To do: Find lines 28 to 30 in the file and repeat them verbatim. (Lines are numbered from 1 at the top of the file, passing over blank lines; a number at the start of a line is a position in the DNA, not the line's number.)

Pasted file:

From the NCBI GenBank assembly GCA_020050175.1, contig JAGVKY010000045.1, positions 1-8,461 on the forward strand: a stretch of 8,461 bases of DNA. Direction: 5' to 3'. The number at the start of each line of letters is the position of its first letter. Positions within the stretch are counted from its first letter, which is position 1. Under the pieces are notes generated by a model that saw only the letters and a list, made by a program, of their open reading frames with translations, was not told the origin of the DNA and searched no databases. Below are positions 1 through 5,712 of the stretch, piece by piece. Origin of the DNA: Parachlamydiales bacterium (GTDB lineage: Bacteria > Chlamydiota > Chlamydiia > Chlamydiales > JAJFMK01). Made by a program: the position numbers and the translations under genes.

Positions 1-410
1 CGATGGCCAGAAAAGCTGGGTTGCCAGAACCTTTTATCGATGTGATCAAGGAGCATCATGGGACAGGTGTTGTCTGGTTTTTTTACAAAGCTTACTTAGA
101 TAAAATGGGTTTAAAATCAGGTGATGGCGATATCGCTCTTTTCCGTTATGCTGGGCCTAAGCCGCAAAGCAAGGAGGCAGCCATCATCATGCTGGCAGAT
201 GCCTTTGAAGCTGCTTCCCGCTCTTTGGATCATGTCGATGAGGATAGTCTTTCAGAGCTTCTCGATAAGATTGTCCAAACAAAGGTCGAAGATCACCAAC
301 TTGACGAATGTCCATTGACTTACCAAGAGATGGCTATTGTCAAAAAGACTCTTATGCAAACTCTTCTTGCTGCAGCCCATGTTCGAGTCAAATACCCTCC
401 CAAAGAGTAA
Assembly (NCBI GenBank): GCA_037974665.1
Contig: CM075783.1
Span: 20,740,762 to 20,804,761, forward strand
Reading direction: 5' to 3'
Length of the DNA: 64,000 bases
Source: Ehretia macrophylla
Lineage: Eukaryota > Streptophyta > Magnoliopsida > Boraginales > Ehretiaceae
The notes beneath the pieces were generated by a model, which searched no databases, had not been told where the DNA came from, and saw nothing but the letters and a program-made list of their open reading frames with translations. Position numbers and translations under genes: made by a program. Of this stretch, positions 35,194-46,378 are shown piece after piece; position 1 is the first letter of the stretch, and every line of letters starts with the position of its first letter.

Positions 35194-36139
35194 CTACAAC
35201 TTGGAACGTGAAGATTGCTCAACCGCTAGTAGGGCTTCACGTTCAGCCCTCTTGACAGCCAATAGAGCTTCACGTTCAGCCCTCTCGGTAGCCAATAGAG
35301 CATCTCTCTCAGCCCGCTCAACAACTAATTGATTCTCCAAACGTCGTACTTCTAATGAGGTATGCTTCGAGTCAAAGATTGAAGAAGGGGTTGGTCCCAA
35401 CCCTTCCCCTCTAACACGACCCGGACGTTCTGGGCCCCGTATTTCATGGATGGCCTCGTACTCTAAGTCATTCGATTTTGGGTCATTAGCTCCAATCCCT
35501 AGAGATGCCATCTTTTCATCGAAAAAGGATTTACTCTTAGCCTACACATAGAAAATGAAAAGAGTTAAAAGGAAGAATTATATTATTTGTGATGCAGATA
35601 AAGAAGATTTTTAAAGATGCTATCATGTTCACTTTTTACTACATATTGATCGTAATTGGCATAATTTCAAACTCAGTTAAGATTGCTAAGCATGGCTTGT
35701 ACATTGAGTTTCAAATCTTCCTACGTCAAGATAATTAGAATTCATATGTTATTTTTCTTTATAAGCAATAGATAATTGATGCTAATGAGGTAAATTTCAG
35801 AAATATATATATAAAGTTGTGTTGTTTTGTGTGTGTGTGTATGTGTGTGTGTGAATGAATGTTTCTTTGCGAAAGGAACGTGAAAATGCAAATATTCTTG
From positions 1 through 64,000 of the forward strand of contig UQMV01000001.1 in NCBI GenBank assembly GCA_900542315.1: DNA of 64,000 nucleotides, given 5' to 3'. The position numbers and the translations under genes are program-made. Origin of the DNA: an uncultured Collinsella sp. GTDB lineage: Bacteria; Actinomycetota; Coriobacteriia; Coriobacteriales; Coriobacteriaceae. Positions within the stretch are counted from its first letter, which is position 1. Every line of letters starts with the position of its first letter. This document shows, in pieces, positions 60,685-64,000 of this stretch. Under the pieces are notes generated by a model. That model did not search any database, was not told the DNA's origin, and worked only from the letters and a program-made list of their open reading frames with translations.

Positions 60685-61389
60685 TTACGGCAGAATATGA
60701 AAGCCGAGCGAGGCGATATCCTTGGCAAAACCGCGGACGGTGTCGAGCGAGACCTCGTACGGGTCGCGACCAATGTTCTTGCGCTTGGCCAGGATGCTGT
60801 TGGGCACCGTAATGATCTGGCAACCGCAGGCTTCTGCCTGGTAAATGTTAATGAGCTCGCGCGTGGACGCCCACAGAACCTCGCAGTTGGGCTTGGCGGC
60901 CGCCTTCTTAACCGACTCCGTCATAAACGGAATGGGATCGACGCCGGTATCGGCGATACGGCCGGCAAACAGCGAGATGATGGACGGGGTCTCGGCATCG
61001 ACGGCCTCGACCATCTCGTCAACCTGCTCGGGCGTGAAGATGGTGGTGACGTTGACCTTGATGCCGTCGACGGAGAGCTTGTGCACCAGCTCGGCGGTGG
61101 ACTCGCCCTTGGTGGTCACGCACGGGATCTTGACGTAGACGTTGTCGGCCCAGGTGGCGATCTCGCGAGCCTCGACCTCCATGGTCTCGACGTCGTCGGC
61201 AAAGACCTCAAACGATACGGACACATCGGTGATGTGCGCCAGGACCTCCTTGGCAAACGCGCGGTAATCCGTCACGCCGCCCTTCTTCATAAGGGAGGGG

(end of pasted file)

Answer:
60701 AAGCCGAGCGAGGCGATATCCTTGGCAAAACCGCGGACGGTGTCGAGCGAGACCTCGTACGGGTCGCGACCAATGTTCTTGCGCTTGGCCAGGATGCTGT
60801 TGGGCACCGTAATGATCTGGCAACCGCAGGCTTCTGCCTGGTAAATGTTAATGAGCTCGCGCGTGGACGCCCACAGAACCTCGCAGTTGGGCTTGGCGGC
60901 CGCCTTCTTAACCGACTCCGTCATAAACGGAATGGGATCGACGCCGGTATCGGCGATACGGCCGGCAAACAGCGAGATGATGGACGGGGTCTCGGCATCG